Bullets riddle in shooting probe
A coroner is to examine bullets of differing calibres in a bid to establish whether a teenager killed in a gun attack blamed on paramilitaries was actually shot by a British soldier.
Marion Brown, 17, was gunned down in a Belfast street moments after kissing her boyfriend goodnight.
The killing in Roden Street in June 1972 was first blamed on republican and then loyalist gunmen.
An Army patrol was in the area at the time and soldiers claimed they had exchanged fire with a gunman in a car. But other witnesses have disputed this account.
An inquest held in the wake of the death of the Catholic teenager from the west of the city heard post mortem evidence that the bullet that killed her was likely fired from a Thompson sub-machine gun - a weapon often used by paramilitaries in the 1970s.
But Northern Ireland's Attorney General John Larkin has ordered a new inquest into the death after the police's Historical Enquiries Team (HET) re-assessed the case.
As part of that probe, forensic re-examinations of information about the exit and entry wounds on the teenager's body suggested the bullet may actually have been much larger, opening the possibility it was fired from an Army issue high velocity SLR rifle.
A 7.62 SLR round is significantly bigger than the pistol-style .45 round used in a Thompson machine gun.
At a preliminary hearing in Belfast, Coroner Jim Kitson asked that both an SLR and .45 round are produced at the new inquest.
A lawyer for the victim's brother Richard Brown stressed the importance of the examination.
"This is a crucial issue in this case," said Padraig O Muirigh.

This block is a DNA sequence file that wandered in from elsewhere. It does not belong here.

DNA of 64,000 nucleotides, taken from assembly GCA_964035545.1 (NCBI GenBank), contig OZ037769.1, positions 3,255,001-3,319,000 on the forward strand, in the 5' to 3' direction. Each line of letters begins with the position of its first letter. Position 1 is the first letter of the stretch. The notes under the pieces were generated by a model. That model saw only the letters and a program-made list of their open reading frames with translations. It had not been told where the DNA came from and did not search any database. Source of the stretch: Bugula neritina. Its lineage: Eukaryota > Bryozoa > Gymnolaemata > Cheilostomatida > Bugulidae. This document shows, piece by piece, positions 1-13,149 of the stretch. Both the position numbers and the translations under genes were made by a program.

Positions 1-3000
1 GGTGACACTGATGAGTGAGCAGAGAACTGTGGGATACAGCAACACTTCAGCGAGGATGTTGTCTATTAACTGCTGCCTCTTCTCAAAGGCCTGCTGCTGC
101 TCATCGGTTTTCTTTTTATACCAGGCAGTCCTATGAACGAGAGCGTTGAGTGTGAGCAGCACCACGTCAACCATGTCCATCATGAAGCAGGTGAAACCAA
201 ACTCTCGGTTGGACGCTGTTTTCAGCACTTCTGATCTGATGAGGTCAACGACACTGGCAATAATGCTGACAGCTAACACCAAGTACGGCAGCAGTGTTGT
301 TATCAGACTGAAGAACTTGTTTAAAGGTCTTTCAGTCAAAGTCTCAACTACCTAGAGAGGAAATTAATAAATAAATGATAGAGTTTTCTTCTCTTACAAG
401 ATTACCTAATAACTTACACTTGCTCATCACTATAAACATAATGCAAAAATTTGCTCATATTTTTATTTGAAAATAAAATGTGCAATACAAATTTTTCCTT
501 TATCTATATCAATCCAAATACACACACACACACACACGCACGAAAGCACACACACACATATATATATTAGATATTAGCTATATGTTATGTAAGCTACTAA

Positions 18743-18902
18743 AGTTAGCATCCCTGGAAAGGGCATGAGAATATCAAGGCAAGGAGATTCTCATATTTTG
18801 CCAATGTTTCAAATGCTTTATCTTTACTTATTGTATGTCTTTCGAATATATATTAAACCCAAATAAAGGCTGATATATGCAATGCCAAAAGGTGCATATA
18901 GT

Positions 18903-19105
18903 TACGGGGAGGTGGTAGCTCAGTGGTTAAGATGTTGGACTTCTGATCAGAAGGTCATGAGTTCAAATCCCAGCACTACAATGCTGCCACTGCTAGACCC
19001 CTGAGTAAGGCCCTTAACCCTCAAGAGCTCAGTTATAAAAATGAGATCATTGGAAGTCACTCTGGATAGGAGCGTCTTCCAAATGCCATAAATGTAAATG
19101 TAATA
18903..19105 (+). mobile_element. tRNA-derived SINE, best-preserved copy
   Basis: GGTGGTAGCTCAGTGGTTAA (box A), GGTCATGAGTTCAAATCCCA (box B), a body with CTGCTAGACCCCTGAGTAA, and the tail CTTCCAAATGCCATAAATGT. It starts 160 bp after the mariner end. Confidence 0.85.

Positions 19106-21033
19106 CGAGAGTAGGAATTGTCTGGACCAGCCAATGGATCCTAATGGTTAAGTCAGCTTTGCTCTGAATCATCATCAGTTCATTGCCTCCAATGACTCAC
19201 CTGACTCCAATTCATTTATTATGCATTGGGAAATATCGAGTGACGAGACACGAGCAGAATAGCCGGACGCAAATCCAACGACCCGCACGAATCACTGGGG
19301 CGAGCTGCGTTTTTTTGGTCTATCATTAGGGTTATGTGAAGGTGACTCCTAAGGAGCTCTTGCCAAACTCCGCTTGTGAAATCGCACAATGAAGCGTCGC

Mr Kitson had requested that the Ministry of Defence provide both rounds but MoD lawyer Ken Boyd warned that the Army may struggle to obtain a .45 round.
"That's not a round that the military would normally have used," he said.
"It's not a round that would be in the possession of the MoD at this time. They would have to go and source that round."
Mr Boyd suggested that Mr Kitson ask that Forensic Science Northern Ireland (FSNI) produce a .45 round as an exhibit.
Mr O Muirigh said the source of the sample rounds was not a significant issue.
"It's very important we have these exhibits wherever they come from," he said.
Mr Kitson urged Mr Boyd to establish definitively whether the MoD could provide a .45 round while he would also approach the FSNI about the issue.
The MoD is also currently sourcing the disciplinary records of the soldiers in the patrol to see if any issues around live firing had been flagged up during their military careers.
The coroner has also requested that police undertake checks to establish whether the clothes worn by Ms Brown when she was shot are still in existence.
Her brother has claimed he was told the clothes were destroyed by mortuary staff due to the volume of blood on them, but Mr Kitson said he wanted to officially confirm whether that was the case.
With disclosure and anonymity issues also not yet dealt with, the coroner said he was not in a position to set a firm date for the new inquest.
Lawyers will reconvene in mid-November for another preliminary hearing.